In this paper, we propose an efficient way for computing the acoustical effect of diffraction paths according to the Uniform The- ory of Diffraction [22, 25, 27] which considers wedges (an edge be- tween two adjacent surfaces) in the model as radiating an additional diffracted field. Specifically, we make three contributions. First, we describe a beam tracing method, for enumerating sequences of diffracting edges efficiently and without aliasing in densely oc- cluded polyhedral environments. Contrary to prior work, we intro- duce beams whose source is an edge span. Second, we propose a practical approximation to simulated sound fields suitable for im-
mersive virtual environments in which diffraction is computed only in shadow regions. Finally, we describe a real-time auralization system that produces spatialized sound with diffractions, transmis- sions, and specular reflections during interactive walkthroughs of complex environments.
Our experimental results demonstrate that (1) beam tracing is an efficient and aliasing-free way to find diffraction sequences in densely occluded environments, (2) it is possible to construct diffracting reverberation paths and spatialize sounds in real-time, and (3) diffraction greatly improves the quality of spatialized sounds in immersive virtual environments. To our knowledge, this paper is the first to describe methods for interactive acoustical sim- ulations with diffractions in complex virtual environments.
2 Background and Related Work
There are currently three major approximation theories for diffrac- tion problems in polyhedral environments: (1) the Huygens-Fresnel diffraction theory, (2) boundary integral representations using the Helmoltz-Kirchoff integral theorem, and (3) the Uniform Theory of Diffraction.
Huygens' principle  predicts that every point on a wavefront can be regarded as a source of a secondary spherical wavelet. The wavefield is defined at each point by the superposition of these wavelets, which extend in all directions, including shadow regions. Fresnel supplemented Huygens' theory by adding interference be- tween the wavelets to treat diffraction . He also subdivided space between the source and the receiver into concentric ellipsoids with frequency-dependent radii: the Fresnel ellipsoids. By model- ing diffraction effects as a loss in signal intensity, Bertoni  and Tsingos and Gascuel  used Fresnel ellipsoids to determine rel- evant obstacles at any given frequency. By replacing the binary geometrical visibility by an extended visibility term between 0 and 1, they achieve frequency-dependent sound “muffling.” This re- moves abrupt cuts in simulated sound, producing a more pleasing experience. However, such simulations fail to capture the temporal aspect of diffraction since they do not introduce new propagation paths. While this is not usually a concern for electromagnetic wave propagation, it is an important issue for acoustics.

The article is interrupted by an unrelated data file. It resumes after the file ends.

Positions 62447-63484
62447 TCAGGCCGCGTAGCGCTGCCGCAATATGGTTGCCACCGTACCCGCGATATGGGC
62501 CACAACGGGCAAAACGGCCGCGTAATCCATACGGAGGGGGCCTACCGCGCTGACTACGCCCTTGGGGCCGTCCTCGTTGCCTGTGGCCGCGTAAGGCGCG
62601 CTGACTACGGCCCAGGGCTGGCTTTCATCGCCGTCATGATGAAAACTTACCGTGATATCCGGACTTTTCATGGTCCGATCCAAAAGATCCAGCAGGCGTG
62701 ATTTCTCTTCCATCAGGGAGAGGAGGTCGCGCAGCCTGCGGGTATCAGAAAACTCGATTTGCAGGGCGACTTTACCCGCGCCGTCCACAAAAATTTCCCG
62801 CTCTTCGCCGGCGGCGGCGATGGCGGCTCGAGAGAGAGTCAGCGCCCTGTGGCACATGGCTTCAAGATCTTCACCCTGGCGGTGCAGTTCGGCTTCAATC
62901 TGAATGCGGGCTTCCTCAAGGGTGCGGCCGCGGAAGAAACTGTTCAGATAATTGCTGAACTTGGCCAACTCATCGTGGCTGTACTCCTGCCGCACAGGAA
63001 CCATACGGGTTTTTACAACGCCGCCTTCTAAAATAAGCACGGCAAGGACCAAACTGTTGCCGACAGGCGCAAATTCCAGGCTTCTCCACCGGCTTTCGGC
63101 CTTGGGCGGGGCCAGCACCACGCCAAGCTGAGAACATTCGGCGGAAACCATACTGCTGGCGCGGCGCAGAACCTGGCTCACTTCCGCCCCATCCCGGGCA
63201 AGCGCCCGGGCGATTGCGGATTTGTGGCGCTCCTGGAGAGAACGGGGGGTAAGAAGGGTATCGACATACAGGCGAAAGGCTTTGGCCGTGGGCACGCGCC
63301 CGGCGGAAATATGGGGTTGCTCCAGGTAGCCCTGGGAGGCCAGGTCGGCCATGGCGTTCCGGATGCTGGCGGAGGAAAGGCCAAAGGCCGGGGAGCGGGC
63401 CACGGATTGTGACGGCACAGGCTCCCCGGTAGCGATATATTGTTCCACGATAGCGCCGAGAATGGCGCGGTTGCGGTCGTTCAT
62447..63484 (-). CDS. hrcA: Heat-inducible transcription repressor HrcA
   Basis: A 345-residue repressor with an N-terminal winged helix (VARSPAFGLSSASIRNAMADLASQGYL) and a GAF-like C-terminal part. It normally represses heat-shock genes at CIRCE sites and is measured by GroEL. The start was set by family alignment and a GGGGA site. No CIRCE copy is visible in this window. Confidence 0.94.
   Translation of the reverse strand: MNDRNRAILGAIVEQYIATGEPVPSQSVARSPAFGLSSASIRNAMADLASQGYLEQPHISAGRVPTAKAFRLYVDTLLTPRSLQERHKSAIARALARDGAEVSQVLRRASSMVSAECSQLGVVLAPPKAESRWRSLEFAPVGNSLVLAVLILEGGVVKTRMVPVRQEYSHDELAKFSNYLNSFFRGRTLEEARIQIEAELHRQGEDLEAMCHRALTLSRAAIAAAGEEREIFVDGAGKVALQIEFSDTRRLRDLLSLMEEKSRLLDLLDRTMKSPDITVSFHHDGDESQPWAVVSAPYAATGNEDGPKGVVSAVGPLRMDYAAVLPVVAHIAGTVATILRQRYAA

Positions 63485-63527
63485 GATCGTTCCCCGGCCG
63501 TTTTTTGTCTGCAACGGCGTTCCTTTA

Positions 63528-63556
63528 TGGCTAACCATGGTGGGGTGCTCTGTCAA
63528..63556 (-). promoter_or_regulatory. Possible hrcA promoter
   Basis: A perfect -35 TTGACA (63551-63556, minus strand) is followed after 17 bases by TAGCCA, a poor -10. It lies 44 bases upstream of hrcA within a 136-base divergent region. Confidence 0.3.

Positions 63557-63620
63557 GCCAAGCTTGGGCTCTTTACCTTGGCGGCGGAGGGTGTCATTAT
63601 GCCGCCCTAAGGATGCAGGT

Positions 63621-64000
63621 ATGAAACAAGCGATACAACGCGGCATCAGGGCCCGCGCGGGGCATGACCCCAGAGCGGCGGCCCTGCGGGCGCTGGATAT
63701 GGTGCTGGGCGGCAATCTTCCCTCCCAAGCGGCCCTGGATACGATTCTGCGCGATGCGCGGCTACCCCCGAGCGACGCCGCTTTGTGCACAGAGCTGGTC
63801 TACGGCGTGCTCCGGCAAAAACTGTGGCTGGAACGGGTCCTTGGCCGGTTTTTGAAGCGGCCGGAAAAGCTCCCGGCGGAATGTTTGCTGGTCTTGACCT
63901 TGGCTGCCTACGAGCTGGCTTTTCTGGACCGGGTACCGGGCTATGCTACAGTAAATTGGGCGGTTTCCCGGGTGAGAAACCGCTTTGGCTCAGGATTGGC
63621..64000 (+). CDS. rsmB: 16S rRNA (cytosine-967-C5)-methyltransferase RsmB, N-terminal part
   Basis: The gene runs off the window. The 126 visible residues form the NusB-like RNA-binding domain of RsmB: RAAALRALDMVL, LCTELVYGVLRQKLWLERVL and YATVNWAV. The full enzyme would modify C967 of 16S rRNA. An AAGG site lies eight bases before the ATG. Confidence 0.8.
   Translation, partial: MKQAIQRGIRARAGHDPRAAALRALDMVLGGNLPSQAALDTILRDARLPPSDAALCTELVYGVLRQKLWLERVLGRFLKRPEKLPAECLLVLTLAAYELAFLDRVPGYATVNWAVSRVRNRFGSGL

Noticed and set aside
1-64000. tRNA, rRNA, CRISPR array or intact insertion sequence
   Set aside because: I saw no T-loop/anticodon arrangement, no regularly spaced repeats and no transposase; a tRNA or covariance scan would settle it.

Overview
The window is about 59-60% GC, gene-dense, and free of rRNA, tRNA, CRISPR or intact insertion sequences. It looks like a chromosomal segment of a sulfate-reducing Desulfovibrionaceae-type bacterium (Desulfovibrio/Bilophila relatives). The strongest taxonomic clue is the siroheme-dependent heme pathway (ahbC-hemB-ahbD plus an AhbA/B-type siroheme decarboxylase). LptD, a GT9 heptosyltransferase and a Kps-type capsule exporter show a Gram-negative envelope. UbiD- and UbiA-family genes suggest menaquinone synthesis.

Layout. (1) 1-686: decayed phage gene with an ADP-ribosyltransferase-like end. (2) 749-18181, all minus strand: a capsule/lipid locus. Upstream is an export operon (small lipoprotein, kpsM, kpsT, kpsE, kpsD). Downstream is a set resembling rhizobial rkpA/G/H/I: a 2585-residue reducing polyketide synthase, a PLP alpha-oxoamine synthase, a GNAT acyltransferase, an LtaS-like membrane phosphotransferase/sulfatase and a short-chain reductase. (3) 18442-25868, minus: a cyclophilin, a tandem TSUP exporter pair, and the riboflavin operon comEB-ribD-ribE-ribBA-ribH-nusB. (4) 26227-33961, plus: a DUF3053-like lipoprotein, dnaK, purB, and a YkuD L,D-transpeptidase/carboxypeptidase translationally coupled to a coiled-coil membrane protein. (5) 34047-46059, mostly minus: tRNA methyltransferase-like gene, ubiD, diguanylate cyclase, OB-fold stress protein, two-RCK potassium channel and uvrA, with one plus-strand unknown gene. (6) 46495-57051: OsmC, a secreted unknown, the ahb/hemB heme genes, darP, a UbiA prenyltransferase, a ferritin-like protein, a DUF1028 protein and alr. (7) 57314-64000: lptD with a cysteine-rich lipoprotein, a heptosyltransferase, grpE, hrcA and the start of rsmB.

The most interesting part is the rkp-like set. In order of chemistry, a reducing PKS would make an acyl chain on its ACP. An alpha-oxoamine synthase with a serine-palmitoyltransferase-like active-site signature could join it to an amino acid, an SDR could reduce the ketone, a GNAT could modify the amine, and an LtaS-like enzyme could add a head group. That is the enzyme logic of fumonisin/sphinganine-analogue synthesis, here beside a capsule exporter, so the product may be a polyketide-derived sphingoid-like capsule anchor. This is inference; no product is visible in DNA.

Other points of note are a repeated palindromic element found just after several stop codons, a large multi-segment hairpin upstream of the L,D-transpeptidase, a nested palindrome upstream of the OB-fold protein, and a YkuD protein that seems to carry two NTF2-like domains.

The Helmoltz-Kirchoff integral theorem provides a formaliza- tion of the Huygens-Fresnel principle [7, 11]. It expresses the scat- tered field at any point in space as a function of the field on the surface of the diffracting objects. Mathematically, it can be ex- pressed as a surface integral and solved by numerical methods such as Boundary Element Methods (BEM) [17, 19] that discretize sur- faces into patches. BEM allow for very accurate treatment of sound diffraction. But, they are far too compute intensive for interactive sound rendering. In some cases the integral can be solved analyti- cally , such as for height fields or periodic surfaces, assuming the listener remains far (compared to the wavelength) from diffract- ing surfaces. However, in the case of virtual environments, neither of these assumptions is usually valid.
The Uniform Theory of Diffraction (UTD) [22, 25, 27] incorpo- rates diffraction into the ray theory of light. The UTD treats an infi- nite wedge as a secondarysource of diffracted waves that in turn can be reflected and diffracted before reaching the receiver. For a given point source and point receiver location, the diffraction of a wave over an infinite wedge is represented by a single ray whose contri- bution to the wave field is attenuated by a complex valued diffrac- tion coefficient (see Appendix A). For any sequence of diffracting edges, the ray follows the path satisfying Fermat's principle: if the propagation medium is homogeneous, the ray follows the shortest path from the source to the receiver, stabbing the diffracting edges.
Of these three approaches, the UTD is the most promising for spatializing sounds in interactive virtual environments, as it pro- vi